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Asset Deal or Share Deal – What’s the Difference?

Date: 21/06/2023 | Business & Professional Services, Corporate

Clients often call us to discuss plans to buy a business.  They are focused on the economic benefits that will flow from the deal, how they will fund it and how they will deal with all the practicalities.

Something they haven’t always thought about is whether it’s better for them to do an asset deal or a share deal and many are not entirely clear as to how these differ.  Both routes satisfy the commercial objective in that the target business is acquired but they are very different in practice and have both advantages and disadvantages for a buyer.

1. What’s the difference?

In a share deal the buyer buys the shares of the company that owns the target business.  The shareholders of the company will enter into a contract with the buyer and as result of that, the buyer gets the company and all its assets, liabilities and obligations – both historic and future.

In an asset deal the buyer buys selected assets, liabilities and obligations from the company or other person that owns them.  That allows them to pick and choose exactly what they want.

It’s like agreeing to buy a bag of shopping from someone. If you agree to buy the whole bag, you get the bag and everything in it – that’s like a share deal.  The alternative is to agree to buy just the apples, pears and bananas and let them keep the bag and whatever else is in it – that’s like an asset deal.

2. Why do we care?

There are some obvious advantages and disadvantages in both routes for buyers:

i. Choice – on an asset deal buyers can pick and choose what assets and liabilities they want to take on, leaving what they don’t want behind.  That way risks can be minimized.  On a share deal there is additional risk because the buyer gets everything “warts and all”.  Extensive due diligence is needed to mitigate that risk.

ii. Tax – on an asset deal tax breaks may be available depending on the assets being bought however if the deal does not qualify as a transfer of a going concern, then VAT will be payable on the purchase price.  No VAT is payable on a share sale. If there is any property to be transferred as part of an asset deal, the stamp duty payable will be higher than the 0.5% paid on share transfers.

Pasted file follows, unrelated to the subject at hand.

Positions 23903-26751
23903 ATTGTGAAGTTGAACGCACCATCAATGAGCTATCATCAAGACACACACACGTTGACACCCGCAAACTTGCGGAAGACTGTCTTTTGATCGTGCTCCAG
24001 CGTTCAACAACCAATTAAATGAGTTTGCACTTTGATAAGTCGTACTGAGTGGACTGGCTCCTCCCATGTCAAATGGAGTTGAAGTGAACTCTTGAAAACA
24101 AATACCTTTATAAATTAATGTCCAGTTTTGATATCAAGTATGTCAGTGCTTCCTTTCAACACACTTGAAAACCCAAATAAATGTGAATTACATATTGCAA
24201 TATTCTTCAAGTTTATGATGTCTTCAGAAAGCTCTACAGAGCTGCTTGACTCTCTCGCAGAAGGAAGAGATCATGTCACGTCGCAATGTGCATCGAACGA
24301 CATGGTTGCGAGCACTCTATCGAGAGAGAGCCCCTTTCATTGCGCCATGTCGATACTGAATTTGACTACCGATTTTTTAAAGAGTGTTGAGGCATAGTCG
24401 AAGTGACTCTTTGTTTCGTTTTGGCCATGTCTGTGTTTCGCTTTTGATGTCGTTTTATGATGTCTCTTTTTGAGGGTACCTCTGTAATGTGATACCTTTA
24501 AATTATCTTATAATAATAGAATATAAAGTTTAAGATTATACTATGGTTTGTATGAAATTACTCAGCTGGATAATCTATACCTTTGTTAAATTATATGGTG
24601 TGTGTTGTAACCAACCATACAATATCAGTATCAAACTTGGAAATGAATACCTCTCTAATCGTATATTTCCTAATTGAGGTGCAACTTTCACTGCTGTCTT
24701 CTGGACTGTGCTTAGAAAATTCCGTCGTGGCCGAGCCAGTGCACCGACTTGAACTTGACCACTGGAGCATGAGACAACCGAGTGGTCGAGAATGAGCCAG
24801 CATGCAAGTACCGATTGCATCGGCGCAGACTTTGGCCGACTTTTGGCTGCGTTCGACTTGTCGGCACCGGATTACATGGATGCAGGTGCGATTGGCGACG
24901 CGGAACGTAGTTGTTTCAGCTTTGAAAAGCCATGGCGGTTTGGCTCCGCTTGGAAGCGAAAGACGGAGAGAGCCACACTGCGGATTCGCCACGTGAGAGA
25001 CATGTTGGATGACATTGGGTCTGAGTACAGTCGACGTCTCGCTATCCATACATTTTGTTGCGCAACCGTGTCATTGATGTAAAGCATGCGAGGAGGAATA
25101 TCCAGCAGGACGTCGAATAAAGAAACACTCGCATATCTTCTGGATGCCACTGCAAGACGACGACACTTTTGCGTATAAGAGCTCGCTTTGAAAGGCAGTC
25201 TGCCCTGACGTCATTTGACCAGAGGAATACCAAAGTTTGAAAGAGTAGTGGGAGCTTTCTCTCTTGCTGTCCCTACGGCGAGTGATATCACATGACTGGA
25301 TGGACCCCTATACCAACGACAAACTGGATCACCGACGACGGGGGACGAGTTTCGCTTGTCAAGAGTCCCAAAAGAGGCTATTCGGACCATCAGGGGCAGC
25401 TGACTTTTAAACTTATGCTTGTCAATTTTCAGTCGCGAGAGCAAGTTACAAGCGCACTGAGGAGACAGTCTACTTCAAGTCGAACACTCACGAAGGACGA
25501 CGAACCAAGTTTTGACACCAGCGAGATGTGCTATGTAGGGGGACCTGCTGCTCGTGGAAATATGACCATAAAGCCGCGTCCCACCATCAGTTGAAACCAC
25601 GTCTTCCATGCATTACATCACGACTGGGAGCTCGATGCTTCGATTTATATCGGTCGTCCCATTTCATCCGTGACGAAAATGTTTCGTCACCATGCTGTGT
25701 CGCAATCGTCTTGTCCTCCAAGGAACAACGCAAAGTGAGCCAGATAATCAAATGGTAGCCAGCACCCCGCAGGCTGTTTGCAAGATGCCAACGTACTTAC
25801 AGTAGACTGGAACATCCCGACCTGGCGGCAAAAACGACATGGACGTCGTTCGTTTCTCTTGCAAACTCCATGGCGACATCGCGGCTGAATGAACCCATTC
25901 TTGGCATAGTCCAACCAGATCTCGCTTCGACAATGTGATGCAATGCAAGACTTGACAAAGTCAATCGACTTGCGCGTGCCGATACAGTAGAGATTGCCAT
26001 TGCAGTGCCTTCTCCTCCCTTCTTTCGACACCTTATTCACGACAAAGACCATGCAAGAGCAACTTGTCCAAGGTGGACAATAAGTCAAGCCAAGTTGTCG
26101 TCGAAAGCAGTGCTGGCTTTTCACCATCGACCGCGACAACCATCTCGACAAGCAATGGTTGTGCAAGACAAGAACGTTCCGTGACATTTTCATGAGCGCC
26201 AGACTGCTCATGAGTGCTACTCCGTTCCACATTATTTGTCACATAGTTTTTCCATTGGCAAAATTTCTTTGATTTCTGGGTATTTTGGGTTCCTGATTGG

iii. Complexity – on an asset deal each asset has to be individually transferred meaning that consent or registrations may be needed which can impact on timing.  On a share deal this isn’t required unless there is a specific change of control clause in a contract.

iv. Confidentiality – having to seek lots of consents for an asset deal can make it hard to keep things under wraps meaning news may leak before the deal is done.  This is easier to control on a share deal.

v. Seller preference – often sellers want to do a share deal to avoid double tax.  On an asset deal the company is taxed when it sells the assets and then the shareholders are taxed when the profits from the sale are distributed to them.  If the shares are sold, then the sellers only pay capital gains tax on their profits.  Also, sellers often want a clean break and selling the company is the easiest way for them to achieve that.  That being said if there is a good reason for an asset deal and the buyer has a strong negotiating position, then sellers can be persuaded.

The choice made can have real impact.  For example, we had one client who was doing a share purchase of a company that was over 100 years old and had occupied the same factory for all that time.  Buying the company meant they took on all the environmental issues and liabilities relating to that site, including any clean up required – who knows what went down the drains 100 years ago!  The risk was too great for the buyers, so the sellers agreed to switch to an asset deal.  That meant a delay while the buyer applied for all the required licences and permits but the deal got done and everyone was happy.

The right choice will depend on the specific circumstances for each client but before agreeing to what the sellers suggest buyers should give some careful thought as to what works best for them.  If you need advice on your specific circumstances, contact our Corporate Team.

The matter in this publication is based on our current understanding of the law.  The information provides only an overview of the law in force at the date hereof and has been produced for general information purposes only. Professional advice should always be sought before taking any action in reliance of the information. Accordingly, Davidson Chalmers Stewart LLP does not take any responsibility for losses incurred by any person through acting or failing to act on the basis of anything contained in this publication.

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